Investigating differences in modern human populations based on genetic markers is difficult since the human migration out of Africa resulted in a bottleneck that reduced the genetic diversity of modern humans outside Africa. Studying their differentiation would require genetic markers with fast evolutionary rates.
While the mutation rate of eukaryotic and prokaryotic organisms doesn’t vary a lot, the advantage of applying a proxy marker in terms of prokaryotic pathogens is the smaller generation time. The most commonly applied proxy marker is the gut pathogen Helicobacter pylori, which is characterized by its high genetic variability and by the vertical transmission from mother-to-child. The downsides of using H. pylori is that as a pathogen it cannot be found in every human individual and its recovery from the human stomach requires endoscopy.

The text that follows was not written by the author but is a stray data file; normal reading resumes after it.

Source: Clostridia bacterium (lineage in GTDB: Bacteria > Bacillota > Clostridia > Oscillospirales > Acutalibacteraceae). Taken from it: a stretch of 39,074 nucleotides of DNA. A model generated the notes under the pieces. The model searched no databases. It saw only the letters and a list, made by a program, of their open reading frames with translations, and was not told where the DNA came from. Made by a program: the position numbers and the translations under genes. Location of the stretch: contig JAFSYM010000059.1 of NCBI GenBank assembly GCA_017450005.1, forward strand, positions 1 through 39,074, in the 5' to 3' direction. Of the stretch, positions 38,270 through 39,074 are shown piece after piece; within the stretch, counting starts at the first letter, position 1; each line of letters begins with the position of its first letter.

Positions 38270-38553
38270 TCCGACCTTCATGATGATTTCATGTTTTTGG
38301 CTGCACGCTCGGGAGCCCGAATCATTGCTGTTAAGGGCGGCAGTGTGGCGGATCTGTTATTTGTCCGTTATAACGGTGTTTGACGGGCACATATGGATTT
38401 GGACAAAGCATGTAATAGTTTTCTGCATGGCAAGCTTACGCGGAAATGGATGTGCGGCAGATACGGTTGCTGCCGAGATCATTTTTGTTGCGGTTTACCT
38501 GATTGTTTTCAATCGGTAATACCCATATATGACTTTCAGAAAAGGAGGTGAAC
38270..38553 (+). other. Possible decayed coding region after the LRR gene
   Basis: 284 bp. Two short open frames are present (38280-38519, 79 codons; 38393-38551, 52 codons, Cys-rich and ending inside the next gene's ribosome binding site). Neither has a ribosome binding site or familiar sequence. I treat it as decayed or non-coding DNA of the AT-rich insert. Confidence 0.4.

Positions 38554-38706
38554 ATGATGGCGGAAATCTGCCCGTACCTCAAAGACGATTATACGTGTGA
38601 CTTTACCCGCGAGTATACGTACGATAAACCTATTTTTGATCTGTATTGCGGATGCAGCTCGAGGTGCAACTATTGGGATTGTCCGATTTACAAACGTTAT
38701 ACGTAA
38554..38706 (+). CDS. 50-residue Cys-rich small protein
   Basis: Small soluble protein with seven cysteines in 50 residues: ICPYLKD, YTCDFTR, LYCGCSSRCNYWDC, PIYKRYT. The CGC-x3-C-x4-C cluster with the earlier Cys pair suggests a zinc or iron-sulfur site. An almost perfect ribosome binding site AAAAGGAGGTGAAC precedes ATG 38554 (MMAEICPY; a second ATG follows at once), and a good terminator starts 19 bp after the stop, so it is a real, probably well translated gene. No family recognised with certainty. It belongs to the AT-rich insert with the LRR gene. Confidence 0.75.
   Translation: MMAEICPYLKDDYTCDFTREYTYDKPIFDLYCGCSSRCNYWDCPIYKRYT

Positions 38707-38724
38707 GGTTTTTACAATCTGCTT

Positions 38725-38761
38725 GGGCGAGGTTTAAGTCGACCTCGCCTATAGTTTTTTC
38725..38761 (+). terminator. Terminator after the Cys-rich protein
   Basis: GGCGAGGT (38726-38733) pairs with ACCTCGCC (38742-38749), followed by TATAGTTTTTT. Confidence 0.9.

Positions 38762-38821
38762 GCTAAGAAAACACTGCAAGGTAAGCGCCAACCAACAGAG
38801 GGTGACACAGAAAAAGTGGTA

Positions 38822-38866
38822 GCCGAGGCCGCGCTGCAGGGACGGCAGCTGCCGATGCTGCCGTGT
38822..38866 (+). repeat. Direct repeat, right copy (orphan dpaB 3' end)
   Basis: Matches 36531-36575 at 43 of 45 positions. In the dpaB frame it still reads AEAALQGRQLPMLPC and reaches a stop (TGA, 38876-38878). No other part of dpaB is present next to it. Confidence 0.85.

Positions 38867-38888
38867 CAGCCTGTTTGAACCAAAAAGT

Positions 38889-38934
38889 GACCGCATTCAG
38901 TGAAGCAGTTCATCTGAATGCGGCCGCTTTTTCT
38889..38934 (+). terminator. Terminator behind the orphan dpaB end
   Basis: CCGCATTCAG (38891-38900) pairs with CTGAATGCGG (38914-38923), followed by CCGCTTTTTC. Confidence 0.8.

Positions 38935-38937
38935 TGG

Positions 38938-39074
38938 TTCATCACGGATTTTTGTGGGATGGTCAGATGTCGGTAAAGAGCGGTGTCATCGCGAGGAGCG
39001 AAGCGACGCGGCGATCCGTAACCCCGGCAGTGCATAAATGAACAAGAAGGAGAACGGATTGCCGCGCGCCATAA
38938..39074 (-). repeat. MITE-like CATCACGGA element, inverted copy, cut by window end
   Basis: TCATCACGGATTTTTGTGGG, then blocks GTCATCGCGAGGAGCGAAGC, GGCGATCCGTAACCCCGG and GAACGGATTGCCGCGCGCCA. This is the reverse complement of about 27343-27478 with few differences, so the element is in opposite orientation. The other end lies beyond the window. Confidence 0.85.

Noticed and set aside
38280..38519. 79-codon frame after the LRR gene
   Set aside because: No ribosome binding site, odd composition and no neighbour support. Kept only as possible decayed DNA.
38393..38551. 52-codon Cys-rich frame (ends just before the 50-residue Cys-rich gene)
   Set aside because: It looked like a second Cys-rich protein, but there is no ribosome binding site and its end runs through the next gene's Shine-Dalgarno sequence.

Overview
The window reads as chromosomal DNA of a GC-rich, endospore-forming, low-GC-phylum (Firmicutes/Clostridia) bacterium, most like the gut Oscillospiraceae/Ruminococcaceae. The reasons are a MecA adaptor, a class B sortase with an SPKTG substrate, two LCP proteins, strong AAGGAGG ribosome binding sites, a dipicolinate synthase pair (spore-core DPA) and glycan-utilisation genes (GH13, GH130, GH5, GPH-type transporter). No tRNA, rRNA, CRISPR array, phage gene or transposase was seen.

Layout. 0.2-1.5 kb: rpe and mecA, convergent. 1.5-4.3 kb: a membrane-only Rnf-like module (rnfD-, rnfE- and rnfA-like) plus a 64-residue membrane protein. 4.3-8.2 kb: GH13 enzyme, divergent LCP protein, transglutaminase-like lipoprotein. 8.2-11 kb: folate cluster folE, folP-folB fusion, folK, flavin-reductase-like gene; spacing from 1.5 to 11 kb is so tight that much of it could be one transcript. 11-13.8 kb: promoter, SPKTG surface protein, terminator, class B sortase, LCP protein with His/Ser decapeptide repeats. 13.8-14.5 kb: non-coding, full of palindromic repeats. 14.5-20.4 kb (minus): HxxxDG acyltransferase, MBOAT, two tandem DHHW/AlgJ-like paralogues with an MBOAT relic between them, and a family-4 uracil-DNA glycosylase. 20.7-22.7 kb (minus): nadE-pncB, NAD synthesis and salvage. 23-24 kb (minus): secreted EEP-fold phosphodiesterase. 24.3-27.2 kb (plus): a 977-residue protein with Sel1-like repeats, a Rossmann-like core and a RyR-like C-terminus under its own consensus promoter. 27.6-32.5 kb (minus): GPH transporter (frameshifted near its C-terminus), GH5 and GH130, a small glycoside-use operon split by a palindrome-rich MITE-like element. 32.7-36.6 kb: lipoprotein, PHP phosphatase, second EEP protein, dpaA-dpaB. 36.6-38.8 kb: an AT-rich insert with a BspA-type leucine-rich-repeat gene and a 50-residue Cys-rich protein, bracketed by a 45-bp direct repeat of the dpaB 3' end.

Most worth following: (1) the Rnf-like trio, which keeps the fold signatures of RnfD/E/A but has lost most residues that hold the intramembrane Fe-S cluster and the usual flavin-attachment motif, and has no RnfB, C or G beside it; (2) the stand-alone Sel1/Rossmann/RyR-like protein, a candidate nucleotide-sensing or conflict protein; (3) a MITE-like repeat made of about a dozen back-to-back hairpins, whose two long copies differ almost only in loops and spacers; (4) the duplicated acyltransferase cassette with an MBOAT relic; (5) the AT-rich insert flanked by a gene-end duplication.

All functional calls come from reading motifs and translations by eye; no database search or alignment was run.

An alternative source for prokaryotes as proxy markers is the saliva microbiome. It is the most diverse of all human microbiomes, available in all humans, transmitted vertically from mother-to-child and can be easily recovered by spiting in a tube. It has been shown that the inter-individual difference in the oral microbiome diversity is linked to the genetic difference of their hosts.
Therefore, I hope that investigating both the inter-individual diversity of the oral microbiome and intra-species diversity of candidate strains could lead to an increased resolution for the differentiation of their host populations.